• Ecosystem modification from human activity including changes in land cover and land use result in changes in ecosystem characteristics, functions and supply of ecosystem services. In 2016, 9% of Canada’s terrestrial and freshwater area had been directly modified for agriculture, recent forest harvest or built-up area.
  • Average annual sea surface temperatures from 2005 to 2017 have warmed compared with the 1981 to 2010 climate normal average for most areas of the Canadian EEZ. However, sea surface cooling is seen in parts of the Pacific and Hudson Bay over the same period. Average annual surface salinity from 2005 to 2017 has decreased against the climate normal salinity for many regions. These changes affect stratification of marine waters with further effects on nutrient availability and dissolved oxygen concentrations. These conditions also have cascading impacts on marine life, from the phytoplankton and zooplankton—microscopic aquatic plants and animals—at the bottom of the marine food web, to fish and marine mammals. Species abundance data include stocks of fish and marine mammals managed by Fisheries and Oceans Canada and deemed economically, culturally or environmentally important. In 2019, 52 of these 176 stocks were deemed healthy, while the status of 29 stocks was assessed as cautious, 25 as critical and 70 as uncertain since there was insufficient data to classify the status.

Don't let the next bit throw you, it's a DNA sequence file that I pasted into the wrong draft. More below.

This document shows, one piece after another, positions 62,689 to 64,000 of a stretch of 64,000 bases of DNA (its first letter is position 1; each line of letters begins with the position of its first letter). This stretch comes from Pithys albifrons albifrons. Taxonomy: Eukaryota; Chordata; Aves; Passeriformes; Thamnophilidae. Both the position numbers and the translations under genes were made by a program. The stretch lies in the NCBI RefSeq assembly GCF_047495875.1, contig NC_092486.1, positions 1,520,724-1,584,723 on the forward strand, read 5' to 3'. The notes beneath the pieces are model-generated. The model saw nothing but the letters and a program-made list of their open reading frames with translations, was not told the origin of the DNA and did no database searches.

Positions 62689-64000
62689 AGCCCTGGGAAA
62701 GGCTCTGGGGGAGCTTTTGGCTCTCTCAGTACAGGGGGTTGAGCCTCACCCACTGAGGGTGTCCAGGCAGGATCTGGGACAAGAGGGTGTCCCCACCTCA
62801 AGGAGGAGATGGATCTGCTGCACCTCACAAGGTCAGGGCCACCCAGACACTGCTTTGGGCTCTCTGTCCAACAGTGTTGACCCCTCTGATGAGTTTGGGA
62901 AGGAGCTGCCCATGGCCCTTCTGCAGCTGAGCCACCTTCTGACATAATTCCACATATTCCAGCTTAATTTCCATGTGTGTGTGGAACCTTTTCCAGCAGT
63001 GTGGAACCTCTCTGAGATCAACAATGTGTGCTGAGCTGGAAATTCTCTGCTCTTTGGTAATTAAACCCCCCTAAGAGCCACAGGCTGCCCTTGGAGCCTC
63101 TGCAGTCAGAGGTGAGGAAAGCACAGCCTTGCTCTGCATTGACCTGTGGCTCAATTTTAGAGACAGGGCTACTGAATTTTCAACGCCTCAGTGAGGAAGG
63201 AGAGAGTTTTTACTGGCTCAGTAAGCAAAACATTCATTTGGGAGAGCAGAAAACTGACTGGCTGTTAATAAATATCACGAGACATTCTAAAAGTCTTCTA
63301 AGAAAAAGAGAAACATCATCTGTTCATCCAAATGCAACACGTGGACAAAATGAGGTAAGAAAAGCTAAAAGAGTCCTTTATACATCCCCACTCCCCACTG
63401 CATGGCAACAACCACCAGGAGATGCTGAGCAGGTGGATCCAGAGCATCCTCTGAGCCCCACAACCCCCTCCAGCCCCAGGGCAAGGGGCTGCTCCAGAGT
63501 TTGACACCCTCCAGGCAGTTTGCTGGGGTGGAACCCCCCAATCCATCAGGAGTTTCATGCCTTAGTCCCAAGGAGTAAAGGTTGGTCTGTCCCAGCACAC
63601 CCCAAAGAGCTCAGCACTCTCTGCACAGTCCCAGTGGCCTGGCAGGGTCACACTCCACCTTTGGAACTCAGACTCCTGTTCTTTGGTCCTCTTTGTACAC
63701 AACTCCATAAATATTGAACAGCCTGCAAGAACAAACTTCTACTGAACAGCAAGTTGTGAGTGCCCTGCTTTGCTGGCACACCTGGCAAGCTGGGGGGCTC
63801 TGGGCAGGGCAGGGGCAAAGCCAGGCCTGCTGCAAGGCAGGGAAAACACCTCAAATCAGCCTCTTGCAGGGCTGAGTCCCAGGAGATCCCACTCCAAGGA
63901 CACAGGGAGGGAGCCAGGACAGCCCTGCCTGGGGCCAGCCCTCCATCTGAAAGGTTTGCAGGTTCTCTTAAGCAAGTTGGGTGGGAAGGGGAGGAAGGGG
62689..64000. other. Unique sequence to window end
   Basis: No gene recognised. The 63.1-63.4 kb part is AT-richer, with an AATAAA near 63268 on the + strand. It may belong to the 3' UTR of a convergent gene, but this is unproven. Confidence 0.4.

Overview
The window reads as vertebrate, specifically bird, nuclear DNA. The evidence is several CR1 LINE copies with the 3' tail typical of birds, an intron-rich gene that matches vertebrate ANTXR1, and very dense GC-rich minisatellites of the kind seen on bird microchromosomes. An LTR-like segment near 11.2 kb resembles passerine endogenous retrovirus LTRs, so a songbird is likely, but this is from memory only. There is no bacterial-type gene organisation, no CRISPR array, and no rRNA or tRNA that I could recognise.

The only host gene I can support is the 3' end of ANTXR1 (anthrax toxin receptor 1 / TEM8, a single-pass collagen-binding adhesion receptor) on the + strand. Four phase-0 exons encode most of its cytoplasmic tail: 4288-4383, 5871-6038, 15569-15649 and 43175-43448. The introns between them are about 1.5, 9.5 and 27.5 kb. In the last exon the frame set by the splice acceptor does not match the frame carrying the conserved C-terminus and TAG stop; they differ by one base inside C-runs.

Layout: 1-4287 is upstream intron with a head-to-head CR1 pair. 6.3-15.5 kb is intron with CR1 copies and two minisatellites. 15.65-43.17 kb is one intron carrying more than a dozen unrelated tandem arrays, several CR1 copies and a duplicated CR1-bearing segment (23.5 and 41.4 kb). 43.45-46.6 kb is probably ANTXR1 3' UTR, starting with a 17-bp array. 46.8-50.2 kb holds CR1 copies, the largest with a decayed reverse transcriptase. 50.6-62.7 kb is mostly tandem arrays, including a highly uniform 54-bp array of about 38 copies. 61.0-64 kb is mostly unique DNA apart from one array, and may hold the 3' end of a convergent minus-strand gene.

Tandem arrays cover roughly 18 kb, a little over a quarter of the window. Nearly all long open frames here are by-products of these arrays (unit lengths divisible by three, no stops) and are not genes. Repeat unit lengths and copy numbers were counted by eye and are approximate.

• Sea ice is a defining characteristic of marine and coastal ecosystems across the Canadian Arctic and parts of the Atlantic Ocean. Total sea ice extent varies by season and over time; however, over the last fifty years, sea ice has decreased. The record minimum ice extent for Canada and the Arctic Ocean as a whole was set in the summer of 2012, followed in Canadian waters by 2011 and 1998 with the second and third lowest areas.
  • Direct impacts and modifications to ocean ecosystems from human activity can include bottom trawling, species introduction, marine pollution and noise from shipping, as well as others that are not all easily quantified. Aquaculture and offshore oil production are regulated industries with activities occurring at specific sites allowing the area affected to be more easily tracked. Marine aquaculture sites for finfish and shellfish production cover an estimated 400 km2 of coastal area. Licenses allowing for marine oil exploration within the EEZ cover 37,500 km2, with an additional 21,000 km2 covered by significant discovery licenses that indicate where production could in future be permitted. Oil production sites covering approximately 1,000 km2 are located on the East Coast of Canada.
  • In 2020, Canada had conserved 12.5% of its terrestrial and inland water areas and 13.8% of the EEZ through protected areas and other effective area-based conservation measures.